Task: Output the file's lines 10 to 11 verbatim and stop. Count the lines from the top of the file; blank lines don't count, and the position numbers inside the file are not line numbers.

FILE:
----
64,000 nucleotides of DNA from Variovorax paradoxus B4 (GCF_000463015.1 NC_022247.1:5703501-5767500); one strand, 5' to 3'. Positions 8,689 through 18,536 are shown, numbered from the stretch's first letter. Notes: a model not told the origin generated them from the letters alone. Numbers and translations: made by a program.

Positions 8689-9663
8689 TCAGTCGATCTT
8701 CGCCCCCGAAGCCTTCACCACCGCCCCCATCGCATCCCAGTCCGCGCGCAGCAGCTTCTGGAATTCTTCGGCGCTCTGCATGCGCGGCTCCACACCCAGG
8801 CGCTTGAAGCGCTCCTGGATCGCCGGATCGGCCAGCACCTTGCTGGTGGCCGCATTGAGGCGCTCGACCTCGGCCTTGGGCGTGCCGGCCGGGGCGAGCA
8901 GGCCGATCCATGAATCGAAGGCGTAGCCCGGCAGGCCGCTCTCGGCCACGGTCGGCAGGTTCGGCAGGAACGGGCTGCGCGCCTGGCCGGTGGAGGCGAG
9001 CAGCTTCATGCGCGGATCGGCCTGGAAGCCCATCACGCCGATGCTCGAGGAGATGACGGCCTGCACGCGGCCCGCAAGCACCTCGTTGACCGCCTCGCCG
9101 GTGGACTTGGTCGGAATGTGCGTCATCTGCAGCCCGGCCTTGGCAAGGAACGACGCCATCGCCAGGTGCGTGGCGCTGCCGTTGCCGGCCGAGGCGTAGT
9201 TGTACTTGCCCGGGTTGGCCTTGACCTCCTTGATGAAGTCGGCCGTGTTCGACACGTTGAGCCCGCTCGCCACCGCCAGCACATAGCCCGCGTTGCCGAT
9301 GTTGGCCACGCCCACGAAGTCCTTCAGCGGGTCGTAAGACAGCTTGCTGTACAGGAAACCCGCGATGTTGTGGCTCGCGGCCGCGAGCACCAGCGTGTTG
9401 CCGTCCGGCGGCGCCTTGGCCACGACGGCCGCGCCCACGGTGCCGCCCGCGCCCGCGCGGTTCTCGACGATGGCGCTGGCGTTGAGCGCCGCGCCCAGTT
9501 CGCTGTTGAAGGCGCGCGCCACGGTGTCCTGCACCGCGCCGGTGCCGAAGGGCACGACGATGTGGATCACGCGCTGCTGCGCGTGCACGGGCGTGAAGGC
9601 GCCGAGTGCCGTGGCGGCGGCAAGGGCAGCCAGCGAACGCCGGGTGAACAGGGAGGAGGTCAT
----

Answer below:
9301 GTTGGCCACGCCCACGAAGTCCTTCAGCGGGTCGTAAGACAGCTTGCTGTACAGGAAACCCGCGATGTTGTGGCTCGCGGCCGCGAGCACCAGCGTGTTG
9401 CCGTCCGGCGGCGCCTTGGCCACGACGGCCGCGCCCACGGTGCCGCCCGCGCCCGCGCGGTTCTCGACGATGGCGCTGGCGTTGAGCGCCGCGCCCAGTT